One acoustic note, followed by two more... tik-tok, back and forth. Foreboding, taut, there’s a tension even before the rattlesnake shaker percussion starts and fades. Not a word sung, not a sense of build, yet the few stark measures let you know.

The voice that breaks that spell is splintered wood, soaked in turpentine. Tough, maybe. Strong. A man, exhausted and resolved, intones:

I got turned around in some little town I’d never been to before Workin’ my way through a middle of June midnight thunderstorm...

Nasal, almost a bray, he’s explaining. We’ve all been lost in a storm. Squinting to keep it on the road, something up ahead slows the singer down. A dog? A deer? No, a battered woman covered in bruises and blood, shirt torn; almost too scared to speak. What’s a Southern boy to do?

He tells her to get into his truck, knowing full well this kind of thing happens all the time. Ensconced in the dry, unsure what to do, HARDY drops the brick of what spousal battery creates—She didn’t tell the whole truth, but she didn’t have to/ I knew what had happened to her—before delivering perhaps the most eviscerating line of mercy ever tendered:

I didn’t load her down with questions The girl had been through enough.

Spousal abuse. Domestic violence. Wife-beating. It’s ugly and uglier. But if you don’t look it in the eye, call it what it really is, it’s easy to awkwardly shrug your shoulders and keep walking. For the woman, who’d run into the streets desperate to stay alive, she didn’t think, didn’t expect anyone would come. Out in the storm was better than being trapped with a nasty, angry man who thought she was a punching bag.

You can think that you know, that you understand. But it’s another thing when you actually see someone small busted up by a much bigger person. Staggering, even fear-inducing. As the pause and rush of anger floods HARDY, Lainey Wilson, who’s quickly becoming country’s stealth secret weapon, emerges from the mix, strong enough to take it, overwhelmed as someone actually appears and unsure of all that transpired.

With a voice that’s salty, redolent of twang and sadness, she wrings that counter-verse out:

I don’t know if he’s an angel, ‘cause angels don’t do what he did
He was hellbent to find the man behind all the whiskey scars I hid...”

When you lose hope, you believe no one’s coming for you. It’s easier to walk past, then to try to help. Songs about domestic violence don’t feel good. The Chicks played with humor to make the bitter go down and hope some truth stuck with “Good-Bye Earl.” Garth Brooks offered arena rock bravura on the initially CMT:Country Music Television banned “The Thunder Rolls.” Even Miranda Lambert brought full-force blister and first person vengeance to “Gunpowder & Lead.”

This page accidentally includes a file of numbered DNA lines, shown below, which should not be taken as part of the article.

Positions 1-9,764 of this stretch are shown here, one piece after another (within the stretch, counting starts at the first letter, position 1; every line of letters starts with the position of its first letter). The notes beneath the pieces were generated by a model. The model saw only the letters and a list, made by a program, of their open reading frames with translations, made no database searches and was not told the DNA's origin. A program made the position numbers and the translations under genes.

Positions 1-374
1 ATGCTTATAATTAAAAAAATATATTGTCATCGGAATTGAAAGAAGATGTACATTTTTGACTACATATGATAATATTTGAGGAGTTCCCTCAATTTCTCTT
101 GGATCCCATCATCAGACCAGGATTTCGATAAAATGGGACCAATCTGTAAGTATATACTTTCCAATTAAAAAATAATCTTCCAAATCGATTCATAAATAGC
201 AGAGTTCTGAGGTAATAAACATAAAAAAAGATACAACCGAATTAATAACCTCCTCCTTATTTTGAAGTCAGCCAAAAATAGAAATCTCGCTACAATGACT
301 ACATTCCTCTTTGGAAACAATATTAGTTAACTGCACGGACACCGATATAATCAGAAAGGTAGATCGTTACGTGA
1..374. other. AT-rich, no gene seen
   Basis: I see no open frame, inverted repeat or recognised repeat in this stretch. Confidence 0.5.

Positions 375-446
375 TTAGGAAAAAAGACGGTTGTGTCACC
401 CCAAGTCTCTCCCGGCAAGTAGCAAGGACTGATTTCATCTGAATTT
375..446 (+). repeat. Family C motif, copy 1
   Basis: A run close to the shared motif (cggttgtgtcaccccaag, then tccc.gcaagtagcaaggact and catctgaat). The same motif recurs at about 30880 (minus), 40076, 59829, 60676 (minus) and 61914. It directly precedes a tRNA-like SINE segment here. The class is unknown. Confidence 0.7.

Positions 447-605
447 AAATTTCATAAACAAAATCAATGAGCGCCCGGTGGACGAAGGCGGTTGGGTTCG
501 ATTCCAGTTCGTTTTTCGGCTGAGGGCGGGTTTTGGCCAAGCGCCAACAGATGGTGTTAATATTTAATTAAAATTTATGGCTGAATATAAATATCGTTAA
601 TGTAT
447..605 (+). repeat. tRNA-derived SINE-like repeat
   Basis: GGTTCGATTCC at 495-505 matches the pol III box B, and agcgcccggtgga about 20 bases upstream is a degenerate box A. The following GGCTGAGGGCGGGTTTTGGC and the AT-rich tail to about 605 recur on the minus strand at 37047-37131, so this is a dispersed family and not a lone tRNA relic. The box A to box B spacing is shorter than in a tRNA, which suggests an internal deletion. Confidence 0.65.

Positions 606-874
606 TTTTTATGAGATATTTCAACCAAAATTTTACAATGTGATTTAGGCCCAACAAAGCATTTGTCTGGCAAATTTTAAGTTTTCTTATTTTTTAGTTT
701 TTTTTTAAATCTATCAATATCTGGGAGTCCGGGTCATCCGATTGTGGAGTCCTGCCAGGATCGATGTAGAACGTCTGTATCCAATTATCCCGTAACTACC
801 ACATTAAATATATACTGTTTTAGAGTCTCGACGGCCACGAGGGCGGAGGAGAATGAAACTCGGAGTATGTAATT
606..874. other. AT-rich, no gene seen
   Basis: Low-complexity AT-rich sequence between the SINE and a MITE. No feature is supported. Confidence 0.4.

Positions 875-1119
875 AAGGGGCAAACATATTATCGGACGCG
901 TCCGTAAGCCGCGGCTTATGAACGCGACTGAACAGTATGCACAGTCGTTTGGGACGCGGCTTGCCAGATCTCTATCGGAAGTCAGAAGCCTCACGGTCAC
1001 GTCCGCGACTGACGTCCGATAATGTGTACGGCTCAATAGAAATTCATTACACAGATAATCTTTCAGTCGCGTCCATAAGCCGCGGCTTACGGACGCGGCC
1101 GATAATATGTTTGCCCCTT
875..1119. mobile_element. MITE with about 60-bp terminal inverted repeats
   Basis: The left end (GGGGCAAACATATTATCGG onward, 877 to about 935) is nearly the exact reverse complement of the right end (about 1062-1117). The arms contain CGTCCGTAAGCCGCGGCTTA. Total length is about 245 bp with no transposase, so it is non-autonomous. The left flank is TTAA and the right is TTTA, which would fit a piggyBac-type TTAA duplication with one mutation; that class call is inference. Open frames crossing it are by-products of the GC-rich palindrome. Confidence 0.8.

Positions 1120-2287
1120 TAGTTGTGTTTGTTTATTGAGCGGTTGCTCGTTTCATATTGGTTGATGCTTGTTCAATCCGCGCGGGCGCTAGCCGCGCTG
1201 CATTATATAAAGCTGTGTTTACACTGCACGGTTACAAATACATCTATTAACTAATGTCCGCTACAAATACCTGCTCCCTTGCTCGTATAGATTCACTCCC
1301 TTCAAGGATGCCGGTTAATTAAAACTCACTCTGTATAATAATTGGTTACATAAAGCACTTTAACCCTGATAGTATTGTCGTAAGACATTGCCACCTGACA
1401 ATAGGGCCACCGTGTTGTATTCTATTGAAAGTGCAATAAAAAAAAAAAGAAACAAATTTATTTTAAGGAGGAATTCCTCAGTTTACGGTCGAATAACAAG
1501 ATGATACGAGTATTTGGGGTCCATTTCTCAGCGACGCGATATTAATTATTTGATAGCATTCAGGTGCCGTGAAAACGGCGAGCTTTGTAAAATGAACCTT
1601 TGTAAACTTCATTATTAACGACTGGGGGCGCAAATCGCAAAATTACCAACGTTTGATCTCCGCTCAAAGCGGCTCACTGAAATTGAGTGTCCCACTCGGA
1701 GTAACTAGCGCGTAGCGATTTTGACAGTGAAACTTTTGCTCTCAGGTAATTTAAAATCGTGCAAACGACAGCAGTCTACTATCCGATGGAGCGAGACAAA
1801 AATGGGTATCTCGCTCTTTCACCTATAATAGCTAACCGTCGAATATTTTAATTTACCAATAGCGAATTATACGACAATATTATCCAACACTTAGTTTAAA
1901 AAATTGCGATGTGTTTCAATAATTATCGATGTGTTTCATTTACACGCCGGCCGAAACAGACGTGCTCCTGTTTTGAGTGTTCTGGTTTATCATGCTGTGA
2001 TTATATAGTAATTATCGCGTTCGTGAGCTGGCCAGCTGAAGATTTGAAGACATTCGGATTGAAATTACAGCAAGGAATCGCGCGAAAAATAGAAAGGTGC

Wilson’s “first person” offers a different perspective, that of too many battered women: the ones who can’t see their way out. The disbelief twisted with relief is palpable, as she sings, “I never thought my day of justice would come from a judge under his seat, but I knew right then I’d never get hit again when he said to me... Wait in the Truck/Just Wait in the Truck...”

HARDY is first person, too. The person who’s not walking on, who responds – and who tells the story from a place that isn’t making excuses. It’s a rough story, a real life most nice white Christian people want to act like doesn’t exist. Except, of course, it does.

It’s quite a performance. There’s not even remorse if you listen as the verses spill out, and the verses are brutal. HARDY kicks in a double wide door, goes for the man intent on giving him a taste of his own medicine. That’s implied. But the gun shot, the blast that takes the guy out as he reaches for a 12-gauge shotgun, those lyrics leave little to the imagination.

In a world that pornographizes violence, it comes to this. The song’s narrator knows what he’s done. Puts his pistol in plain view, fires up one of the guy’s cigarettes – and waits. He lets the young woman Wait in the Truck, knowing someone cared enough to make it stop. Someone told me, “The video’s rough.” You see the scramble through the trailer, the pistol pointed, the flash. Think about how it looks to the women trapped with these men who destroy their self-respect, break down their ability to run, waiting for the next drunken pounding.

Other than a gospel chorus that swells up after that final verse, wailing ,“Have mercy, have mercy, have mercy on me...,” HARDY plays the music subdued. He lets the voice of the man serving time for the cold-blooded killing, and the young woman who still comes to see him sixty months after it all went down, set the tone.

Chilling in its performance, “Truck” is the kind of Song of the Year that throws a knife through a life-defining moment. Most SOTYs are yearning, some hopeful. “Wait in the Truck” is plain-spoken consequence for unthinkable action; a man who had no reason to get involved steps up to make it stop.

Is this good crisis resolution? Perhaps not. Could it force people to face some menacing facts of life? Let’s hope so.